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Rarely, if ever, have I been so excited to show off my bruises.

They are normally proof of my clumsiness; I'm pathetically prone to tripping, walking into things and inviting minor comedic calamities.

But the nebulous splotches of purple, blue and green that I currently sport with pride are the result of Krav Maga class, a form of self-defence that does double duty as fitness conditioning.

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Krav Maga (Hebrew for "contact combat") was introduced in Czechoslovakia nearly 80 years ago by Imre Lichtenfeld as a way for the Jewish people of Bratislava to protect themselves against anti-Semitic groups. After the state of Israel was established in 1948, he began instructing the Israeli Defence Forces and gradually, the training spilled over into the realm of law enforcement.

These days, a third level, geared toward civilians, appears alongside more traditional forms of martial arts as a way for non-G.I. Joes and Janes to learn response techniques to realistic threats while allowing them to work up a sufficient sweat.

In less time than it takes to draw money out of an ATM, I learned just how intensely physical Krav Maga can be. At Wu Xing Martial Arts, a surprisingly inviting training school in downtown Toronto, instructor Chris Gagne throws beginners together with advanced students.

Within the first 10 minutes of my first class, I was on lying face-up on a mat, trying to prevent someone from choking me. To Mr. Gagne's credit, this approach prevents any opportunity for nerves to set in; I had no alternative except to figure out how to release myself from my pretend attacker's grip and subsequently throw the person to the floor. "I think it's nice for beginners to see how good [they]can be," he says.

It's intimidating but a total adrenalin rush. I hesitate to say that rubber guns and knives are cool but, well, they're certainly more fun than free weights. What I kept reminding myself, though, was for all the hypothetical set-ups, Krav Maga is designed for scary real-life situations, whether a drunken knife fight outside a club, muggings or sexual assault.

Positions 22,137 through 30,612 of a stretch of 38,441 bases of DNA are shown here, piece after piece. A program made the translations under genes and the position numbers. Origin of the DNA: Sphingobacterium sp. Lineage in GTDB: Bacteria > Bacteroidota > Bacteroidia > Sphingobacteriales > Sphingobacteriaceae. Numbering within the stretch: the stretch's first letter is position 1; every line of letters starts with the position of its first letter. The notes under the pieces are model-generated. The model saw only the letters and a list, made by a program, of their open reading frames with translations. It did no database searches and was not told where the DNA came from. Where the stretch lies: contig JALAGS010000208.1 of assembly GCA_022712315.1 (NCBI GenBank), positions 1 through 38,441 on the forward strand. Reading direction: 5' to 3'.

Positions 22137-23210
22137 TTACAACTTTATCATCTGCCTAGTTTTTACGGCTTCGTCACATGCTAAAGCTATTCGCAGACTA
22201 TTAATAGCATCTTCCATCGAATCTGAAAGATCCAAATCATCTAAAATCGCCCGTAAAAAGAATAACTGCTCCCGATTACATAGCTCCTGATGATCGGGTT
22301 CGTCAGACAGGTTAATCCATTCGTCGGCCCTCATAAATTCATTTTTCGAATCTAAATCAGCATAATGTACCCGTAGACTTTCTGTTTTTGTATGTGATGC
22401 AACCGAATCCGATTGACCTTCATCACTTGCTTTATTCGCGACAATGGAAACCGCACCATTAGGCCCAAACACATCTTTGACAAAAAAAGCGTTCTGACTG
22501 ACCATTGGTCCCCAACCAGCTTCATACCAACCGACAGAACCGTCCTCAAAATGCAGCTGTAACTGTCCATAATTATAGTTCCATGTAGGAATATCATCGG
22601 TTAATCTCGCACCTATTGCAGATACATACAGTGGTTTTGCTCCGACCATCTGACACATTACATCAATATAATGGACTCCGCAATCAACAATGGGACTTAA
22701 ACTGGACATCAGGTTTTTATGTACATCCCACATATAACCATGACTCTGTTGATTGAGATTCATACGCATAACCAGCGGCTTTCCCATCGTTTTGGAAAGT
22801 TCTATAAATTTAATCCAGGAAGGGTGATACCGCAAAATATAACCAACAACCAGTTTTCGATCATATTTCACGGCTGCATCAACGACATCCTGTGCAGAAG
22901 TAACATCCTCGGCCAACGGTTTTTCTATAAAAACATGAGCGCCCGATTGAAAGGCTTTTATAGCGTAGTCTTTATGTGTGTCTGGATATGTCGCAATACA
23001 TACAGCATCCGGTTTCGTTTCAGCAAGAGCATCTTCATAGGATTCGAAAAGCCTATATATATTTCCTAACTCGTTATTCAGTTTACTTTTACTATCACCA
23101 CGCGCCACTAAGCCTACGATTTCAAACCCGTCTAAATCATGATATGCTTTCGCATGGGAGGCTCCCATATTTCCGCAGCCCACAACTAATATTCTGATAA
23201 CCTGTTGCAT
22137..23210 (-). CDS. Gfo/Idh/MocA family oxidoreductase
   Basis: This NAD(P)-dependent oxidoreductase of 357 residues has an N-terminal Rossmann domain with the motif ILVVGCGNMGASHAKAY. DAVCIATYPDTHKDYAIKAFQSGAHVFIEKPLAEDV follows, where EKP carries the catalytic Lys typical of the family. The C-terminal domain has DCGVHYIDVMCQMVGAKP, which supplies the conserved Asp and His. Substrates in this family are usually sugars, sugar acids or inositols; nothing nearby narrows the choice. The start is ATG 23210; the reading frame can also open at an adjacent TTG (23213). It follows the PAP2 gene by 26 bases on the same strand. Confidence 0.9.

Physics and biomechanics play into Krav Maga and you can spend hours watching videos online - from the amusingly amateur to professional segments taped for TV - all showcasing limitless techniques. Really, though, anyone with a gun pointed to his head in a constricted space (picture a parked car and a wall) does not have the luxury of thinking about the academic aspects; speed is critical as is anticipating the attacker's moves. "We want you to go from 0 to 60," Mr. Gagne says.

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That's why we repeat drills to the point that they become reflexive (Mr. Gagne says this can take up to six months, which is fast compared with more artistic forms of martial arts).

Yet he makes sure to emphasize randomness, as it's unlikely that any hostile situation would play out like a choreographed action movie. Once we spend enough time repeating the moves - switching sides and introducing additional elements of surprise - Mr. Gagne divides us into two groups. Victims stand (or lie) scattered around the room with eyes closed, awaiting attacks from the remaining classmates.

For any number of reasons, I found that my male counterparts went easy on me (grabs felt like hugs) until I urged them to go harder. Hence the bruises.

But the risk of injury is minimal, says Mr. Gagne, who has been teaching Krav Maga for five years. For some, the more uncomfortable aspect to class may be the close contact with sweaty strangers. In a different context, being straddled and strangled might border on foreplay, but I never got the sense that anyone was thinking beyond how to create enough space to breathe, protect important body parts and, finally, strike, punch and kick (men are advised to wear cups).

Skeptics of Krav Maga say that it's not something most people will use beyond a class setting. I'd counter that a) you could say the same thing about step aerobics, and b) wouldn't you rather be armed with some knowledge of self-defence rather than face the alternative?

There's a lot to the practice that I don't feel qualified to explain, let alone do. One wrong move and I could slash my own throat, not deflect the knife. I've not reached a level where I could disarm someone and I'm not even sure I could take on those kid actors in Kick-Ass.

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Still, as Ali Siadatan, owner of Wu Xing, points out, "It gives you some teeth right away. You take an idea away that immediately begins to build your defensive shield."

If it's cliché to use the word "empowering," then so be it. I hope to never have to use what I've learned. The founder's guiding principle was "walk in peace." And barring a swift kick to the groin or jab at the eyeballs, there's always another option: Run.

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